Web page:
When we told local Melbournians that we were staying at the QT Hotel, we got some impressed looks. After all, the hotel has been voted Trip Advisor’s number one in the city, with a rooftop frequented by well-heeled CBD-workers and an impressive brasserie-style restaurant serving the likes of oysters, porterhouse steak and market cuts of fresh fish. As with the other QT hotels in Australia (and now New Zealand, with Queenstown newly opened), the interiors are very much inspired by the surroundings; button coat hooks pay homage to the 1920s Flinders Lane rag traders, while the building’s past life as a cinema is seen in filmstar print armchairs and spotlights. Even the staff are outfitted accordingly, wearing costumes designed by Janet Hine that reflect the theatrical nature of the hotel. Artworks are very much Australian-sourced, with one of the standout pieces being the ‘Readers Digest’ staircase with a book wall by Claire Healy and Sean Cordeiro.
Another way that the hotel mimics its destination is through its substantial foodie offering, with The Cake Shop serving coffee and pastries downstairs, the Hot Sauce laneway bar serving Korean and Japanese dishes, and the aforementioned restaurant Pascale on the first floor and the QT Rooftop, not to mention considerable in-room dining options, from breakfast to late-night munchies. There’s even a Tonto Japanese knife shop, catering to both amateur and professional chefs looking for the best tools for their kitchen (the knives are sourced from 10th generation sword makers, naturally).
Located in the so-called ‘Paris’ end of Collins Street, the hotel is close to designer shops, buzzy restaurants and quirky bars, not to mention tourist attractions like the National Gallery of Victoria, Immigration Museum and Federation Square, making it a great base for exploring the city. There are also numerous guest services available at the touch of a button, including reservations and recommendations from the concierge, spare adaptors from reception, first aid advice and appointments, plus laundry and dry-cleaning, newspapers, printing and courier services. In fact, we challenge you to find something the QT can’t help you with…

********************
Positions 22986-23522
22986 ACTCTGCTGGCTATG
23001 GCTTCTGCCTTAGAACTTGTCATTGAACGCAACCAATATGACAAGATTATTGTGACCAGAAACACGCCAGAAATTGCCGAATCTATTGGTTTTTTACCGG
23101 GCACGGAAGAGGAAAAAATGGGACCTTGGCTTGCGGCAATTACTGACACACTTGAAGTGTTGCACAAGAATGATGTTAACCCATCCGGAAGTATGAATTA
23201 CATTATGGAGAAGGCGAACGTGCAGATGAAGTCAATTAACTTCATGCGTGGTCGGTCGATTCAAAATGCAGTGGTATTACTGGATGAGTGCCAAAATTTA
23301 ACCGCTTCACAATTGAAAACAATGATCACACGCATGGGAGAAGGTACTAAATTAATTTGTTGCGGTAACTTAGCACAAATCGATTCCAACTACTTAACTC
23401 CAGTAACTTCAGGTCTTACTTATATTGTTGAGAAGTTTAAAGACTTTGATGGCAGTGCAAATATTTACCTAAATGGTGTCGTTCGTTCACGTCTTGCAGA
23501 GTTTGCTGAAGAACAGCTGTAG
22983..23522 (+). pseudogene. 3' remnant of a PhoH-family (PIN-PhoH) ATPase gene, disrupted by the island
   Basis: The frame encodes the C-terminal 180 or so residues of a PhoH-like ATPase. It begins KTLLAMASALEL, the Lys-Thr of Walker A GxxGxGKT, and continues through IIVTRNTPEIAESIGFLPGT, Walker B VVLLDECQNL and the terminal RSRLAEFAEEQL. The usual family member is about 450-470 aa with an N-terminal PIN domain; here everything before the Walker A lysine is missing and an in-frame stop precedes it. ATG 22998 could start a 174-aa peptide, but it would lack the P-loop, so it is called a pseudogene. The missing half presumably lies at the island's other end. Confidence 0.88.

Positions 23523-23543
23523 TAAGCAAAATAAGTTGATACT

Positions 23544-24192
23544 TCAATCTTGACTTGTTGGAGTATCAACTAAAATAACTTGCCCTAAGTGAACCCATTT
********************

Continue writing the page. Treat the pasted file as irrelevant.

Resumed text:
Each of the 188 rooms is on a large scale, with high ceilings, floor-to-ceiling windows and a fluid layout making the most of the space. Interiors are similar to the rest of the hotel, with wooden herringbone floors, white-washed walls, black brushed slate bathrooms with white tiles, chic tan leather sofas, quilted black wardrobes and pops of colour in lime-green pillows and curtains to break up all that restrained elegance. There are collaborations with local artists and artisans too, including the wallpaper inside the wardrobe, the upholstery of the chairs and the curtains, which were designed by Melbourne graffiti artist James Beatie. The bedroom includes a flat-screen television complete with in-room movies and all the usual channels, while there’s also a Nespresso coffee machine for all your caffeine-related needs. If you need something a little stronger, the mini-bar is well stocked with the likes of local Yarra Valley wines and Patron tequila, as well as any necessities you’ve forgotten, like a city guide, pack of cards or even tote bag. The bathroom has a roll-top bathtub plus handy table for a book (read: glass of wine), his and hers sinks and rainforest shower, as well as the best toiletries from Malin + Goetz and exquisitely soft towelling robes – none of this starchy, uncomfortable fabric seen in a lot of hotels these days. Despite being in the heart of the CBD, noise is kept to a minimum, and blackout curtains mean that any jetlag can be cured quite easily. While artwork in the rest of the hotel in unrestrained, it is kept to a minimum in your room, making for a cosier, more relaxing atmosphere.
Eating and Drinking
Offering three very different eating options, there’s something for every appetite and palate at QT. For something light, head to the Cake Shop on the ground floor, where you can pick up pastries, jaffles (that’s Aussie for toasted sandwich) and other light bites, as well as a coffee. If you’re heading home after a late bite and have the munchies, try the Hot Sauce laneways bar, where you can grab Korean and Japanese street food to stave off the hangover. But if you’re looking to make an occasion of it, then you need to reserve a table at Pascale, the hotel’s European-inspired bistro on the first floor.
Located at the top of the Yves Klein blue staircase featuring the Reader’s Digest artwork, you’ll find Pascale, with its large open kitchen. Seating 120 hungry customers, the restaurant has a menu designed by new Creative Food Director Robert Marchetti in collaboration with Executive Chef Paul Easson, taking inspiration from European cuisine with steaks, grilled fish and pasta dishes all appearing on the menu. We started our meal off with Pacific oysters, chased with a creamy truffle tortellini dish which practically melted in the mouth. Next up, we opted for the Scotch fillet steak and the seared tuna, accompanied by beer-soaked chips, which were so crispy and delicious that you could probably hear them in the next room. While we didn’t have the appetite to continue to dessert, we’ve heard great things, and will be partaking next time…